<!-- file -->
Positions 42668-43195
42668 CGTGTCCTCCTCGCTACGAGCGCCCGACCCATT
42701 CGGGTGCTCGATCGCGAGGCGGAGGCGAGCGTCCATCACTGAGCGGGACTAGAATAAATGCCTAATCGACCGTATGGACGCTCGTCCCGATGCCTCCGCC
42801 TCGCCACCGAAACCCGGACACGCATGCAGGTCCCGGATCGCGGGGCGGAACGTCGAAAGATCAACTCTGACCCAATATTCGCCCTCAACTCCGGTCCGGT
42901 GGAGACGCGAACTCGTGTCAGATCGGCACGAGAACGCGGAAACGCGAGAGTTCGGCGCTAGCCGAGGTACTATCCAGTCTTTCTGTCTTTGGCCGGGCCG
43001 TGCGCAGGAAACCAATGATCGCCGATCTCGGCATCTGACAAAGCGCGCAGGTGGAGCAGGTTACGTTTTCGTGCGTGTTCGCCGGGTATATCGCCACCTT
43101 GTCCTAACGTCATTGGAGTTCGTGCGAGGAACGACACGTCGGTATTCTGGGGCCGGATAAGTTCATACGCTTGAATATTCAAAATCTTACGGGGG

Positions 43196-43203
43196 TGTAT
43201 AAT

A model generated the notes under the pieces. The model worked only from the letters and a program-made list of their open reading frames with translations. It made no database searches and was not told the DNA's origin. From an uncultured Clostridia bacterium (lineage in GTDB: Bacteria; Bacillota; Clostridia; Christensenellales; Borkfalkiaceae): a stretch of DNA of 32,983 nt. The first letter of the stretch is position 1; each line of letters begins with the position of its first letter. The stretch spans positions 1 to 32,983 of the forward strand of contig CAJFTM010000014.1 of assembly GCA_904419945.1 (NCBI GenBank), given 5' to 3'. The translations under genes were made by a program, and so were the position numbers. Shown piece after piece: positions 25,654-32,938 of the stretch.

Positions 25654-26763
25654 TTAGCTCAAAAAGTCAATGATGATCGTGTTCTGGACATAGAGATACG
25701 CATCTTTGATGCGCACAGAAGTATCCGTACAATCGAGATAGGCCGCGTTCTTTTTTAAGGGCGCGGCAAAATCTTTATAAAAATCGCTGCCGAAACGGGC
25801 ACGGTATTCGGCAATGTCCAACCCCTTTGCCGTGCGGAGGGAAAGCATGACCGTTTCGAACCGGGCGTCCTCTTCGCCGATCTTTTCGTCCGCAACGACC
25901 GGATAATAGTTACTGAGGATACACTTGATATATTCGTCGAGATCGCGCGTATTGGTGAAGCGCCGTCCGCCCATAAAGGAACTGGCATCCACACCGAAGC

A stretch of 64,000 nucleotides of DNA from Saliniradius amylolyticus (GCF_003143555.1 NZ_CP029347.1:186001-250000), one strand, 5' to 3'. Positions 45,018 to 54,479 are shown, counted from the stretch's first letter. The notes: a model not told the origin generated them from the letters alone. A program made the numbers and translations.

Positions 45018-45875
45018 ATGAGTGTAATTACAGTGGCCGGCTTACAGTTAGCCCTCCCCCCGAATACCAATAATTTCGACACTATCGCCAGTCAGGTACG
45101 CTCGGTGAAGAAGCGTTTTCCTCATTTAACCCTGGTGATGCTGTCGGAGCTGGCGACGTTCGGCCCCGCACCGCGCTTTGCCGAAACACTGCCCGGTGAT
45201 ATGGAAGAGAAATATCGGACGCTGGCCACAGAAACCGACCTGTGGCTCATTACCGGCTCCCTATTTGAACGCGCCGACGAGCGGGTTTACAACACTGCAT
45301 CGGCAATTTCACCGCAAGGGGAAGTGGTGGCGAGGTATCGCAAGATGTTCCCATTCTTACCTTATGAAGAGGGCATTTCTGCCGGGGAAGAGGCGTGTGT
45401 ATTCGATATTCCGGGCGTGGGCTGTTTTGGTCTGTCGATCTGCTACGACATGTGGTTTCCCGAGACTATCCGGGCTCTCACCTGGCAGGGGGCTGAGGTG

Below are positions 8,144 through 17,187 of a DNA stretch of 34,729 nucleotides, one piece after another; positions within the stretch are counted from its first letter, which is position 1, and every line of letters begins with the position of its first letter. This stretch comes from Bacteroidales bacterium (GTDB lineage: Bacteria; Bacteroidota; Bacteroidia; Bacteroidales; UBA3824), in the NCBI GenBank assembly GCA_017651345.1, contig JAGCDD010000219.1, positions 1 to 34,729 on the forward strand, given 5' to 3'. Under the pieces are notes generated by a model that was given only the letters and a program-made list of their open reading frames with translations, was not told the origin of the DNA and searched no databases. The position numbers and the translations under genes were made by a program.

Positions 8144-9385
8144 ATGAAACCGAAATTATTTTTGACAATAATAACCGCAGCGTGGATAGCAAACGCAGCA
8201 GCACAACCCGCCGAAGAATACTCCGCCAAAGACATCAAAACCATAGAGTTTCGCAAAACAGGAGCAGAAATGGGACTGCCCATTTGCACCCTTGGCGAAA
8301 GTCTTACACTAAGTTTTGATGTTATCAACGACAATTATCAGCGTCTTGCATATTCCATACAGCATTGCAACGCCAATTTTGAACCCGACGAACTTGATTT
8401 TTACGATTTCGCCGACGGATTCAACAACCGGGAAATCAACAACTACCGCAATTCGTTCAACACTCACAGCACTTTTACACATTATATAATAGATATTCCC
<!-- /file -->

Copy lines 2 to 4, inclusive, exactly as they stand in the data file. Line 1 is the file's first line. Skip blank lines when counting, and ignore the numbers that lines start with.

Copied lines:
42668 CGTGTCCTCCTCGCTACGAGCGCCCGACCCATT
42701 CGGGTGCTCGATCGCGAGGCGGAGGCGAGCGTCCATCACTGAGCGGGACTAGAATAAATGCCTAATCGACCGTATGGACGCTCGTCCCGATGCCTCCGCC
42801 TCGCCACCGAAACCCGGACACGCATGCAGGTCCCGGATCGCGGGGCGGAACGTCGAAAGATCAACTCTGACCCAATATTCGCCCTCAACTCCGGTCCGGT